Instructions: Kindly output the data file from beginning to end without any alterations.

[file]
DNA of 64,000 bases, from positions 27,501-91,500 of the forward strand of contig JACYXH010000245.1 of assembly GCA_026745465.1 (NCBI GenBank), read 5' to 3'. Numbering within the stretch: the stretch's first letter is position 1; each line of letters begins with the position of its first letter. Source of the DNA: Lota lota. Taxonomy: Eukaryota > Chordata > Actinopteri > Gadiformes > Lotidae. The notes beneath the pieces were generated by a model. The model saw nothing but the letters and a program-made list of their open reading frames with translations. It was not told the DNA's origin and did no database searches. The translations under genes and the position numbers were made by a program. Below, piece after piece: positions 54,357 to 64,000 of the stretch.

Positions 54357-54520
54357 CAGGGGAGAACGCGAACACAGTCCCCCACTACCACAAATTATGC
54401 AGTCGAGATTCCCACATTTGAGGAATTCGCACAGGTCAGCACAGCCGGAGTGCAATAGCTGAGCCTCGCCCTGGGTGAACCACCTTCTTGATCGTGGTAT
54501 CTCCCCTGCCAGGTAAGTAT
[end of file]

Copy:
DNA of 64,000 bases, from positions 27,501-91,500 of the forward strand of contig JACYXH010000245.1 of assembly GCA_026745465.1 (NCBI GenBank), read 5' to 3'. Numbering within the stretch: the stretch's first letter is position 1; each line of letters begins with the position of its first letter. Source of the DNA: Lota lota. Taxonomy: Eukaryota > Chordata > Actinopteri > Gadiformes > Lotidae. The notes beneath the pieces were generated by a model. The model saw nothing but the letters and a program-made list of their open reading frames with translations. It was not told the DNA's origin and did no database searches. The translations under genes and the position numbers were made by a program. Below, piece after piece: positions 54,357 to 64,000 of the stretch.

Positions 54357-54520
54357 CAGGGGAGAACGCGAACACAGTCCCCCACTACCACAAATTATGC
54401 AGTCGAGATTCCCACATTTGAGGAATTCGCACAGGTCAGCACAGCCGGAGTGCAATAGCTGAGCCTCGCCCTGGGTGAACCACCTTCTTGATCGTGGTAT
54501 CTCCCCTGCCAGGTAAGTAT